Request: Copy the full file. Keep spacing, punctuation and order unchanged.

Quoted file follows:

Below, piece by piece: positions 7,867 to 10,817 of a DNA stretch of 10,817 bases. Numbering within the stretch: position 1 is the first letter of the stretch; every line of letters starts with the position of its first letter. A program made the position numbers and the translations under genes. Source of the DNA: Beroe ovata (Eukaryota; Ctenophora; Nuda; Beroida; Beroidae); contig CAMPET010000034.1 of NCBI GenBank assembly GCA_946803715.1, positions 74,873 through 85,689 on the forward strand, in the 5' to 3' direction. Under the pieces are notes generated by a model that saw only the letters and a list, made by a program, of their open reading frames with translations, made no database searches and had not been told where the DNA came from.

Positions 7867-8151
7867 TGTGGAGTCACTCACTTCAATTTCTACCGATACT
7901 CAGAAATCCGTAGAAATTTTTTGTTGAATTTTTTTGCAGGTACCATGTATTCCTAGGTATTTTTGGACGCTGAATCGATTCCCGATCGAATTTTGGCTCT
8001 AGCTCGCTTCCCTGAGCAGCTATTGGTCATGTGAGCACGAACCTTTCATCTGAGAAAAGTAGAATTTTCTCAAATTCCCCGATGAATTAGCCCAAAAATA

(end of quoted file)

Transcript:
Below, piece by piece: positions 7,867 to 10,817 of a DNA stretch of 10,817 bases. Numbering within the stretch: position 1 is the first letter of the stretch; every line of letters starts with the position of its first letter. A program made the position numbers and the translations under genes. Source of the DNA: Beroe ovata (Eukaryota; Ctenophora; Nuda; Beroida; Beroidae); contig CAMPET010000034.1 of NCBI GenBank assembly GCA_946803715.1, positions 74,873 through 85,689 on the forward strand, in the 5' to 3' direction. Under the pieces are notes generated by a model that saw only the letters and a list, made by a program, of their open reading frames with translations, made no database searches and had not been told where the DNA came from.

Positions 7867-8151
7867 TGTGGAGTCACTCACTTCAATTTCTACCGATACT
7901 CAGAAATCCGTAGAAATTTTTTGTTGAATTTTTTTGCAGGTACCATGTATTCCTAGGTATTTTTGGACGCTGAATCGATTCCCGATCGAATTTTGGCTCT
8001 AGCTCGCTTCCCTGAGCAGCTATTGGTCATGTGAGCACGAACCTTTCATCTGAGAAAAGTAGAATTTTCTCAAATTCCCCGATGAATTAGCCCAAAAATA